This governor’s biggest critic of coronavirus is his own lieutenant governor!


And yet, a major struggle is underway – for the state’s response to coronaviruses, nothing less! – between Governor Brad Little and Lieutenant Governor Janice McGeachin. Idaho Statesman’s Cynthia Sewell reported last week that the two best Republican politicians have not spoken for three weeks and that McGeachin has personally challenged Little’s decrees to control the spread of coronavirus in Gem State.

But wait, there is more! McGeachin also wrote an editorial in the Statesman, which began: “As Lieutenant Governor, I am at a heartbeat from the President of the Governor. Uh, message received. And in case you missed that shot on Little, well, McGeachin made sure you didn’t miss this one: “I lose sleep at night because the heavy hand of our government hurts so many Idahoans. “

What did Little do to cause such a reaction from McGeachin? At first glance, not much. He made a state residence order on March 25 and let it expire on April 30. On that date, he unveiled a four-step process to reopen the state, starting with a first phase that has helped 90% of Idaho. businesses to reopen.

Over the past weekend – perhaps partly due to criticism from McGeachin – Little has moved the state to the second stage of the reopening process and moved the reopening of the bars to Stage 3 instead from step 4.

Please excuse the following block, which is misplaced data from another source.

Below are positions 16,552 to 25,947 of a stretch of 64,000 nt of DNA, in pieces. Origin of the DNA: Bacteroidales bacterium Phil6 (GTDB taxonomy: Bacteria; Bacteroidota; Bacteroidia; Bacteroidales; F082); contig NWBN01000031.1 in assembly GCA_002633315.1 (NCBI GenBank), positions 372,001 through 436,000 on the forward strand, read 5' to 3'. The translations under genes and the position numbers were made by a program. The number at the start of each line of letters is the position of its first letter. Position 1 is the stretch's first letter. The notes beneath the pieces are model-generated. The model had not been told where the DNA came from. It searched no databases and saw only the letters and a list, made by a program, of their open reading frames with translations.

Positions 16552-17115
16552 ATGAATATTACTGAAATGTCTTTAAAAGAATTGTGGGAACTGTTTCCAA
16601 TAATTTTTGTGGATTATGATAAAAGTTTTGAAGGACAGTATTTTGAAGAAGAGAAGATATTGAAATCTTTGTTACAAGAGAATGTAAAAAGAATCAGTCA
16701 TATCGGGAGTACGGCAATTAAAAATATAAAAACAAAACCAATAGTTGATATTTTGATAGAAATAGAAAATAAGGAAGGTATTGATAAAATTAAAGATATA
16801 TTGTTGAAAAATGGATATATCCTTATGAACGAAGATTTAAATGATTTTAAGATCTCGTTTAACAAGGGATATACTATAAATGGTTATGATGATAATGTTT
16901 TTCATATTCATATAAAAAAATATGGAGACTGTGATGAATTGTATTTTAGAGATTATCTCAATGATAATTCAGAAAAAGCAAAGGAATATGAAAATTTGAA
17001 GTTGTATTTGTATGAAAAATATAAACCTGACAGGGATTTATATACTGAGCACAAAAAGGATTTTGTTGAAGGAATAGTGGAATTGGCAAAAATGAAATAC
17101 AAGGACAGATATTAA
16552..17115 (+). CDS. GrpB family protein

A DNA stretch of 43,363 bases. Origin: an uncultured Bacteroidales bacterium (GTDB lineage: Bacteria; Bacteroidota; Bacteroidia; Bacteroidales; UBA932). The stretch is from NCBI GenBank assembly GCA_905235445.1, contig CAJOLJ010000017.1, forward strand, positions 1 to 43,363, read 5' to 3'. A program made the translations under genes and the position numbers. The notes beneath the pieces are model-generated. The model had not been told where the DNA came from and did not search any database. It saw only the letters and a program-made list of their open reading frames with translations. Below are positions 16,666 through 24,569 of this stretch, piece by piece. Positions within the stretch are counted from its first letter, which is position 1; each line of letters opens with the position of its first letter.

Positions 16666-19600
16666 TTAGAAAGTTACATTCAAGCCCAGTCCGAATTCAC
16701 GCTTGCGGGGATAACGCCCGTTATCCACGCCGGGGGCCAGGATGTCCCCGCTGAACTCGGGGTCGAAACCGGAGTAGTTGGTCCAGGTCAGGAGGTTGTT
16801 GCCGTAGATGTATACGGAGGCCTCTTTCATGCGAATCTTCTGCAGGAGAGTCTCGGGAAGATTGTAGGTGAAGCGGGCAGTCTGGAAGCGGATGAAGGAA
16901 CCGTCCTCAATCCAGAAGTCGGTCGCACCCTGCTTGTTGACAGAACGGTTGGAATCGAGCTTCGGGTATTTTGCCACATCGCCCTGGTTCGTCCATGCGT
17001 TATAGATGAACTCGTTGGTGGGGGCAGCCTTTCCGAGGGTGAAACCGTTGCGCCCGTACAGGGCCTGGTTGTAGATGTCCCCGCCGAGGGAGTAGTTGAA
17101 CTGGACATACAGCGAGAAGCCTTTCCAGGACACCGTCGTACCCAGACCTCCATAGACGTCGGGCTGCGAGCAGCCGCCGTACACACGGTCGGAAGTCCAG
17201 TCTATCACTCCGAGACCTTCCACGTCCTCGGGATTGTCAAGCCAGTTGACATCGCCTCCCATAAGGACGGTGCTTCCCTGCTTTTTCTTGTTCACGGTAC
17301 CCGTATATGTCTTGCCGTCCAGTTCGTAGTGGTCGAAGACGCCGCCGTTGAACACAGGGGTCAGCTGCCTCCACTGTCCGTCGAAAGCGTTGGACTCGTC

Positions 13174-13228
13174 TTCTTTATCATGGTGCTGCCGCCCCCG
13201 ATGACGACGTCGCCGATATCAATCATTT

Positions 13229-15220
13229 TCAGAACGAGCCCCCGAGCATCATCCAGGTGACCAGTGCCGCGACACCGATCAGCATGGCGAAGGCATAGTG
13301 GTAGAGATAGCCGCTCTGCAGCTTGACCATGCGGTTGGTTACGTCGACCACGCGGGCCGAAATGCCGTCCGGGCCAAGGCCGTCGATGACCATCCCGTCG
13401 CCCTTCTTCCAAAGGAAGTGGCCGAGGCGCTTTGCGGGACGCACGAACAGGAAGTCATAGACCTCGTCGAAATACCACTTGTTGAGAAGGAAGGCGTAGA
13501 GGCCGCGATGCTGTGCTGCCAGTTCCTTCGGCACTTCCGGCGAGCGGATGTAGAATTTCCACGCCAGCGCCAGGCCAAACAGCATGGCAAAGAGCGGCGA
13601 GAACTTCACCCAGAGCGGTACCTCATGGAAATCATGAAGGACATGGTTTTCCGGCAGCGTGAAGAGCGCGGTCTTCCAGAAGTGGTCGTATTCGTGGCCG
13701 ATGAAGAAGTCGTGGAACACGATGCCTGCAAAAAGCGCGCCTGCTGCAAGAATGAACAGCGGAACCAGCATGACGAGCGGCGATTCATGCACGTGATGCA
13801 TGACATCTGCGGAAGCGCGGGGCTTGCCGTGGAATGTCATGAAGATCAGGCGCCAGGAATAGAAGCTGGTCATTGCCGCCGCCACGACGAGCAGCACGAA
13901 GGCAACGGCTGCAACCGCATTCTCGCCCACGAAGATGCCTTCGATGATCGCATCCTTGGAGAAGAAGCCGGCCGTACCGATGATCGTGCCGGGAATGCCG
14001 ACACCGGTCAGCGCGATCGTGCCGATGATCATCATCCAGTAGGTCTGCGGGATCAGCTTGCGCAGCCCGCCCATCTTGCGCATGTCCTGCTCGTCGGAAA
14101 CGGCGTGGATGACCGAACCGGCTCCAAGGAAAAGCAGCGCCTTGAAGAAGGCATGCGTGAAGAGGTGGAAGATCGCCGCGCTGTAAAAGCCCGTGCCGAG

“We are one of the first states to reopen our economy,” said Little.

Given all of this, it’s hard not to see the not-so-hidden hand of politics in all of this. Unlike most states, Idaho elects its governor and lieutenant-governor separately – which means they don’t stand as a ticket. This translates into less unity, with the governor and lieutenant-governor sometimes operating less as a team than as potential future political rivals.

(Note: this was not the case for Little, who spent 10 years as deputy commander of Governor Butch Otter.)

What McGeachin seems to be doing is positioning himself for at least the possibility of a challenge to Little when his tenure ends in 2022. As the Lewiston Tribune columnist Marty Trillhaase wrote over the weekend:

“Whatever damage McGeachin did to Little or her condition, she benefited politically. McGeachin placed in first position to challenge Little from the right in the GOP 2022 primary. Anyone who wants this shot should pass it. “

That’s right. McGeachin has, with his open challenge to Little, effectively established himself as the party’s Trump wing champion while painting Little as part of the shy establishment. Which, honestly, is a very beneficial position for McGeachin if she wants to face Little in a Republican primary in 2022.

This is the nature of one-party states in the Trump era, of course. Ambitious lawmakers consider waiting for the governor (or a senator) to retire or being limited to an endless term – and decide that the best way to jump the line is to play the foreign renegade card at the billionaire businessman the White House.


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